无敌神马在线观看 重装机甲 睿峰影院 影院 LA幸福剧本
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I was not sorry, for I believe I never went in or came out of the place, by day or by night, without a shudder, more or less secret; and at least, now, we should be able to get another house.
"If one resolutely goes on scraping off the man-made chalk from the manners and actions of English women, one is frequently rewarded with the pleasure of arriving at last at the woman behind the chalk. This is more especially the case in women of the higher classes. The only time in England I felt something of that painful bliss that mortals call love, was in the case of a lady friend of mine who, under mountains of London clay, hid away a passionate, loving woman. She was tall and luxuriously built. Her hands were of perfect shape and condignly continued by lovely arms, that attached themselves into majestic shoulders with the ease of a rivulet entering a lake by a graceful curve. Over her shoulders the minaret of her neck stood watch. In charming contrast to the legato cantabile of her body was the staccato of her mind. Her words pecked at things like birds. Sometimes there appeared amongst the latter an ugly vulture or two; but there were more colibris and magpies. I had met her for months before I surmised that there was something behind that London clay. But when the moment came and the bells began sobbing in her minaret, then I knew that here was a heart aglow with true passion and with the dawn of hope divine. Like all women that do truly love, she would not believe me that I sincerely felt what I said. Doubt is to women what danger is to men: it sharpens the delight of love. She never became really tender; ay, she was[Pg 103] amazed and moved to tears at my being so. Her heart was uneducated; it was gauche at the game of love.
“Oh, Herr Arndt,” he cried, in perturbation, “what has happened? Have you tried to kill yourself? Oh, it is suffocating here! The gas—the room is full of gas.”
CHAPTER V. THE NEED OF DIVERSITY.
"It will be a long one."
Her pleadings still came to him between short sobs, but he no longer heard what she was saying. Her hat had slipped back and he was stroking her hair. He wanted to get the feeling of it into his hand, so that it would sleep there like a seed in winter. Once he found her mouth again, and they seemed to be by the pond together in the burning August sun. But his cheek touched hers, and it was cold and full of weeping, and he saw the road to the Flats under the night and heard the whistle of the train up the line.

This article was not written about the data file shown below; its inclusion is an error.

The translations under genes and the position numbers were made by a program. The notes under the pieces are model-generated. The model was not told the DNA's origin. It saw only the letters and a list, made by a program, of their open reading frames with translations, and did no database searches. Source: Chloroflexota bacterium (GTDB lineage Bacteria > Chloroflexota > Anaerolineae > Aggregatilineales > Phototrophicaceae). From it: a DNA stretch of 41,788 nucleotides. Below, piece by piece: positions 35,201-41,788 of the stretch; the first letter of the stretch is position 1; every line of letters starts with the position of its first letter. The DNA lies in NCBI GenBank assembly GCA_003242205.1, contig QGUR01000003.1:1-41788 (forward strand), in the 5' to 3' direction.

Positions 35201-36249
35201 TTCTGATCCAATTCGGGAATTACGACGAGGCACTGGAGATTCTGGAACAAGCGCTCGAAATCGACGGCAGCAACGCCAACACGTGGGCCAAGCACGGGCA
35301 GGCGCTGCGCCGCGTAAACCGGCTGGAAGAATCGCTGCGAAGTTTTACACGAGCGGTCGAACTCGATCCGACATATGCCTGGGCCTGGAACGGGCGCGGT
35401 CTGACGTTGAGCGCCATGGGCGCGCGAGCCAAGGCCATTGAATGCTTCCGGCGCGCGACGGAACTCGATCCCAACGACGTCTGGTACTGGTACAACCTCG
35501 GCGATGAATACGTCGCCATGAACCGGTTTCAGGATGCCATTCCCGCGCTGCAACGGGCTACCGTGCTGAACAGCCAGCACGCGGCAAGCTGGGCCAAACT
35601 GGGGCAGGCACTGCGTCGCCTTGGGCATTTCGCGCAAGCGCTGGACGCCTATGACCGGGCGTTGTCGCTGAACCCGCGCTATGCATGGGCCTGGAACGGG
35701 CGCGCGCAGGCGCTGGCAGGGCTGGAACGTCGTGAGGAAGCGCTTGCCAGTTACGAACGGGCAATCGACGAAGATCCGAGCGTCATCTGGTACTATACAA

“She’s wearing it yet,” murmured Dorothy.
Again Mrs. Jordan paused — still she looked queer. “Yes,” she replied with a certain austerity; “that’s exactly what I’m about to give you rather a remarkable proof of.” The sense of its being remarkable was already so strong that, while she bridled a little, this held her auditor in a momentary muteness of submission. “Mr. Drake has rendered his lordship for several years services that his lordship has highly appreciated and that make it all the more — a — unexpected that they should, perhaps a little suddenly, separate.”
Of all those addresses but one is remembered to-day. It was the oration delivered by Daniel Webster on the 2d of August, 1826. This too was an anniversary, the anniversary of the day when the Declaration of Independence had been engrossed by the Revolutionary Congress.
1.The wind had blown up cold from the east and the young man shivered as he closed and fastened the windows. Then he sat down, his chin on his hands, and gazed into the glowing grate. Mrs Gummidge, who had smelled the sardines, came rubbing up against his legs, uttering a soft mew from sheer force of habit. She was not hungry — in fact, Gethryn knew that the concierge, whose duty it was to feed all the creatures, overdid it from pure kindness of heart — at Gethryn’s expense.
2.For twenty minutes the priest kept alive a failing conversation. Occasionally, Sandy consulted his watch. Time slipped by.>
The rain had ceased by this, and the wind abated, though it still howled around the angle of the house and whipped a spray of the monthly-rose bush on the quarrels of the window, filling the pauses during which Mary Jane wrestled with a hard word. Ruby herself had taught the girl this accomplishment—rare enough at the time—and Mary Jane handled it gingerly, beginning each sentence in a whisper, as if awed by her own intrepidity, and ending each in a kind of gratulatory cheer. The work was of that class of epistolary fiction then in vogue, and the extract singularly well fitted to Ruby’s mood.